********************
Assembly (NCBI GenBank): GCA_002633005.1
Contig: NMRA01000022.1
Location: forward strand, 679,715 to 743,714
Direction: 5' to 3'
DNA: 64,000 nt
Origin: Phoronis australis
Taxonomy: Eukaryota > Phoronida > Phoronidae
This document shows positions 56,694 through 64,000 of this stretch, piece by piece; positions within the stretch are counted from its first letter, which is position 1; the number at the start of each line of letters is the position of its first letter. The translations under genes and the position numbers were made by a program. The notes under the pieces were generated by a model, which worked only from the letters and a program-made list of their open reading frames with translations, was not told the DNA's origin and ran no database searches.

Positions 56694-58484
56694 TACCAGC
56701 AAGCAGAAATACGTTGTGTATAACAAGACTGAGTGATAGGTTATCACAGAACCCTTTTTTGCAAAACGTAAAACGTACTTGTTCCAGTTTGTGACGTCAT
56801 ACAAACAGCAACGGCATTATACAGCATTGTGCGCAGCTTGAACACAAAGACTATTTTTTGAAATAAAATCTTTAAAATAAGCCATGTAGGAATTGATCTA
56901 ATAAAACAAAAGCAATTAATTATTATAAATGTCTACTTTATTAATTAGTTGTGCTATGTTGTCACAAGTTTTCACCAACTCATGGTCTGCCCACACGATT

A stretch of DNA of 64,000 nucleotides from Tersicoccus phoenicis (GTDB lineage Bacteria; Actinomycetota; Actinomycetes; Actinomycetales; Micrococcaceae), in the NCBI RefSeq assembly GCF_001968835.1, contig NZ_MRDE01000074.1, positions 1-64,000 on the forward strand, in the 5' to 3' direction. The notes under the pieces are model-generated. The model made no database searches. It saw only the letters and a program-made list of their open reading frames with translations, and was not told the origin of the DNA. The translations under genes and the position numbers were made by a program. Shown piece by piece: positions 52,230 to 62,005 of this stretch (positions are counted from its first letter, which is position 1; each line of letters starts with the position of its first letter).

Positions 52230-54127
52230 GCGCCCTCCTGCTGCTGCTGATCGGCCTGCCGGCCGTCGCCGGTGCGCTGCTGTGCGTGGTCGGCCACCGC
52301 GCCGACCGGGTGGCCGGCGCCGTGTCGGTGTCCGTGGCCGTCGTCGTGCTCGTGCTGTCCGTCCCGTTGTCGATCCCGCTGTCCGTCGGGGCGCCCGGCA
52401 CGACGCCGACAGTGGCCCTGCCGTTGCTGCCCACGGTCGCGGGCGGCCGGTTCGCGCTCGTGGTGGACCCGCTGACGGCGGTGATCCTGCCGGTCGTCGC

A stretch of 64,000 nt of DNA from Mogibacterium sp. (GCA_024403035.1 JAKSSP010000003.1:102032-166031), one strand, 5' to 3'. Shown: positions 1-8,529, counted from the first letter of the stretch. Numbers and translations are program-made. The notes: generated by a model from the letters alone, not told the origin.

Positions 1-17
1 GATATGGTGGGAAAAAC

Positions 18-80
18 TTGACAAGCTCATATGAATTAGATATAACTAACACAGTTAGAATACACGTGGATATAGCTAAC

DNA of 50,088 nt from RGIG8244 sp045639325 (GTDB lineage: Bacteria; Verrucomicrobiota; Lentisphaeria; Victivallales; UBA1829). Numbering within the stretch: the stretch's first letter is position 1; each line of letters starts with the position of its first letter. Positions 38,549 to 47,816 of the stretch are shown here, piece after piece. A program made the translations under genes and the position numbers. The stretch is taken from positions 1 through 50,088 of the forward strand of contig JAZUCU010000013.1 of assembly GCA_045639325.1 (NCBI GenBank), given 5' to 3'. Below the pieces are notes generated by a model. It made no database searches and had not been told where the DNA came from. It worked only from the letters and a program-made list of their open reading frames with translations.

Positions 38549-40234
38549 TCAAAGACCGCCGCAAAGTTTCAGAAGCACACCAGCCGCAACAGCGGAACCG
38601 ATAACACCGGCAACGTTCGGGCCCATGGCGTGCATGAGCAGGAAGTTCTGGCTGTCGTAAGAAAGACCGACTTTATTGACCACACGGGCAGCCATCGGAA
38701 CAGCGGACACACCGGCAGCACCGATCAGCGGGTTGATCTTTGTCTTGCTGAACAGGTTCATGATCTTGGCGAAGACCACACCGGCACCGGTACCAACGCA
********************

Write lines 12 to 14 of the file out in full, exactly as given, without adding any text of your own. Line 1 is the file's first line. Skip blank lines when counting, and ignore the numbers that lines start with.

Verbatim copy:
56801 ACAAACAGCAACGGCATTATACAGCATTGTGCGCAGCTTGAACACAAAGACTATTTTTTGAAATAAAATCTTTAAAATAAGCCATGTAGGAATTGATCTA
56901 ATAAAACAAAAGCAATTAATTATTATAAATGTCTACTTTATTAATTAGTTGTGCTATGTTGTCACAAGTTTTCACCAACTCATGGTCTGCCCACACGATT

A stretch of DNA of 64,000 nucleotides from Tersicoccus phoenicis (GTDB lineage Bacteria; Actinomycetota; Actinomycetes; Actinomycetales; Micrococcaceae), in the NCBI RefSeq assembly GCF_001968835.1, contig NZ_MRDE01000074.1, positions 1-64,000 on the forward strand, in the 5' to 3' direction. The notes under the pieces are model-generated. The model made no database searches. It saw only the letters and a program-made list of their open reading frames with translations, and was not told the origin of the DNA. The translations under genes and the position numbers were made by a program. Shown piece by piece: positions 52,230 to 62,005 of this stretch (positions are counted from its first letter, which is position 1; each line of letters starts with the position of its first letter).